While chaperoning Charlie’s field trip to the Connecticut Science Center, a student asked me, “Why are you so rich, but Charlie isn’t?”
I was befuddled. I actually asked the boy to repeat himself.
“You’re rich, but Charlie isn’t,” he said. “How come?”
“What makes you think that?” I asked.
“You published a bunch of books and do comedy and stuff onstage and have a YouTube channel and TED Talks, so you must be rich, but Charlie doesn’t even have a phone.”
And a great reminder about how perception and reality can be so different. The way the world views you is probably very different than the reality of your life.
People are almost certainly walking around with enormous misconceptions about you.
I explained to the boy that authors and storytellers and comics aren’t necessarily wealthy. “Not all authors are selling the same number of books,” I said. “And not every storyteller and comic and public speaker is raking in the dough.”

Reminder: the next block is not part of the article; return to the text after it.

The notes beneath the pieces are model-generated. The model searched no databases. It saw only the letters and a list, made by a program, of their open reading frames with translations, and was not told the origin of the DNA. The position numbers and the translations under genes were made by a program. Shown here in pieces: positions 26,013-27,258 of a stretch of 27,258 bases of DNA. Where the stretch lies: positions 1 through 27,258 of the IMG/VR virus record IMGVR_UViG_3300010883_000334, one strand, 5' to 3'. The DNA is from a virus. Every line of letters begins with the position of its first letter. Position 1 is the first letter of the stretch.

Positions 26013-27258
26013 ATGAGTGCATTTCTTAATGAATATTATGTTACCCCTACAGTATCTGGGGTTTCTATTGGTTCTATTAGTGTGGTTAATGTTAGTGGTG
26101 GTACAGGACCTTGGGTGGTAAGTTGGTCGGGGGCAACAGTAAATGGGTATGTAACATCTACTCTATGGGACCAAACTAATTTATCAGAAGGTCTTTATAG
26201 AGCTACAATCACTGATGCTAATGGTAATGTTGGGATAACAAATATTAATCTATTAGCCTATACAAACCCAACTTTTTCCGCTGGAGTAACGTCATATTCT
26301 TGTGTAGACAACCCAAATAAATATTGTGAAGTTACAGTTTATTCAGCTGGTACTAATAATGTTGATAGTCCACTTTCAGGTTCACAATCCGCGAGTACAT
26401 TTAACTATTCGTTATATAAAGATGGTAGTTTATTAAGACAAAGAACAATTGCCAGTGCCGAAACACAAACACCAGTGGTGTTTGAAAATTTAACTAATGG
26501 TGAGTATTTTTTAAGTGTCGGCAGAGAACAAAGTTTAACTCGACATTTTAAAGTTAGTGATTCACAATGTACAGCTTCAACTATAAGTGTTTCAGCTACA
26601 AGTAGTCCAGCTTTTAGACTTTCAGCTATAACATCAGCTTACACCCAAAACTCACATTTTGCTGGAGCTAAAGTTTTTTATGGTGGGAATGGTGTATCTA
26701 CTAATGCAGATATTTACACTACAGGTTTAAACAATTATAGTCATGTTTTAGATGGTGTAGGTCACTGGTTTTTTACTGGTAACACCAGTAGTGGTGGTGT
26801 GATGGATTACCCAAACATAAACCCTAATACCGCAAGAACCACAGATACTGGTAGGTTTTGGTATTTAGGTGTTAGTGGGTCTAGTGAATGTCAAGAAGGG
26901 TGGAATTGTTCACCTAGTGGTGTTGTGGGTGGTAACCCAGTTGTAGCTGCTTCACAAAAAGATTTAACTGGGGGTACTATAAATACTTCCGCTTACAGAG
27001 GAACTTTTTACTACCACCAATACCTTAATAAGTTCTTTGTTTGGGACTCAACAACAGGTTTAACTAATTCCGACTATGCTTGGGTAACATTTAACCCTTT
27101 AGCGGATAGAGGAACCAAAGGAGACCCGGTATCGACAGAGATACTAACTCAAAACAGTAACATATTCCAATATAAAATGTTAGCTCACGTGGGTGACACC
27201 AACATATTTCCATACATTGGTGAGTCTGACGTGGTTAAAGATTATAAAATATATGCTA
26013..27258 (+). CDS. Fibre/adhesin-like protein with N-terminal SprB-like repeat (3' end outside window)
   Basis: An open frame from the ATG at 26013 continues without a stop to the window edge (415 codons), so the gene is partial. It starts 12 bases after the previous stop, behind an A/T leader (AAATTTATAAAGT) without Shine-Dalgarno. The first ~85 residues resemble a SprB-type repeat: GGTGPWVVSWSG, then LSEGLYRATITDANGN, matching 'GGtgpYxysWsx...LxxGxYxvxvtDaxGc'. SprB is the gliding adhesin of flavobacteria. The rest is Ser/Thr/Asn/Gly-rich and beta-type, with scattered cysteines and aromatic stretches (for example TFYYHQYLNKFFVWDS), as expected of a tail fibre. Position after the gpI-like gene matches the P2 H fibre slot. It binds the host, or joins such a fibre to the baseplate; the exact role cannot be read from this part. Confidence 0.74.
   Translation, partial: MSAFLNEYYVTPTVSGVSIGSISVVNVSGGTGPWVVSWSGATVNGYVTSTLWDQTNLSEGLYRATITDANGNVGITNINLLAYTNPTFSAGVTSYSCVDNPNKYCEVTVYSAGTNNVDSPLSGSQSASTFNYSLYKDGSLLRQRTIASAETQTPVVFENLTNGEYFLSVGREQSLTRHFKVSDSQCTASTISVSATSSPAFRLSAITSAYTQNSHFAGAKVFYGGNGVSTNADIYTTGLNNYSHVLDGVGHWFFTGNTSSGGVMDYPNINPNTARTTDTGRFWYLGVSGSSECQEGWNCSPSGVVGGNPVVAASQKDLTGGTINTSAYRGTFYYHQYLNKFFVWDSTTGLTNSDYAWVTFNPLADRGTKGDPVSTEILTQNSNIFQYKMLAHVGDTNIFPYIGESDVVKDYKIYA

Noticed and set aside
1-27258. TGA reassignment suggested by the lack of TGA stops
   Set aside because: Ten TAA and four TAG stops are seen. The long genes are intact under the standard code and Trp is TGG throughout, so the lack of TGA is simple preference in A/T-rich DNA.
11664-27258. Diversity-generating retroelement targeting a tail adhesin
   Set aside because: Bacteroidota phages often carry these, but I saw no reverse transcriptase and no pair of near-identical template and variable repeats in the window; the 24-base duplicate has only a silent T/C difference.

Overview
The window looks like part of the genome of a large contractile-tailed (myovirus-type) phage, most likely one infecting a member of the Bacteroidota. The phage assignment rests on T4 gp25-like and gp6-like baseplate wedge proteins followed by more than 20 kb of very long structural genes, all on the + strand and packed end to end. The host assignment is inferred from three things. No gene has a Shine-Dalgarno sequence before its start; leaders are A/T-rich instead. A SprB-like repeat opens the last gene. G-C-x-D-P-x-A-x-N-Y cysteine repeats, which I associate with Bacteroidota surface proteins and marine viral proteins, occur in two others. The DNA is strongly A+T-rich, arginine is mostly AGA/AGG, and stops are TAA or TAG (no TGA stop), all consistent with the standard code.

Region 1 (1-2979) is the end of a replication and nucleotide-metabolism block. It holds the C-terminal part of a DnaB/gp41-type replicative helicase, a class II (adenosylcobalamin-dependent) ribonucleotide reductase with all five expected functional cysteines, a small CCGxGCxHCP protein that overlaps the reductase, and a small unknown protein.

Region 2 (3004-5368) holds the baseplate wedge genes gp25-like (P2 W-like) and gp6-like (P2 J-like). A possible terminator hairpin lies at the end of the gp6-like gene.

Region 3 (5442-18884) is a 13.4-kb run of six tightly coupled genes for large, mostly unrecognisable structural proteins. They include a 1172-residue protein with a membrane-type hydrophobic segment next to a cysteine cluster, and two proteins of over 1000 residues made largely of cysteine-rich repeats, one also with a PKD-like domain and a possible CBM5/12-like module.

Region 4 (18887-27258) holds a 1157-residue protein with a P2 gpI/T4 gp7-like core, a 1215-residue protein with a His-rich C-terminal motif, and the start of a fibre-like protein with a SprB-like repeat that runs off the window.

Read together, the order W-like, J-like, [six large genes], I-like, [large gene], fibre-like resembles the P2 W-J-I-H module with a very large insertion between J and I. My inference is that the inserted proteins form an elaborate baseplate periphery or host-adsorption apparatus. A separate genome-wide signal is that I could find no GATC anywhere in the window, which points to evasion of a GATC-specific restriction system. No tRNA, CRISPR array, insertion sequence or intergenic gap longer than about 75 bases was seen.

“Oh,” he said.
“And Charlie doesn’t own a phone because we don’t want him to own a phone. We care too much to give him unfettered access to a device designed to promote addiction and ultimate enslavement through the constant, relentless dispensing of dopamine and the anxiety-producing effects of social media.”
“Huh?” he said. Now, he looked befuddled.
“We’re mean parents,” I said. “We won’t let him have a phone.”
“Oh,” he said. “Poor Charlie.”
But not poor in a monetary sense anymore.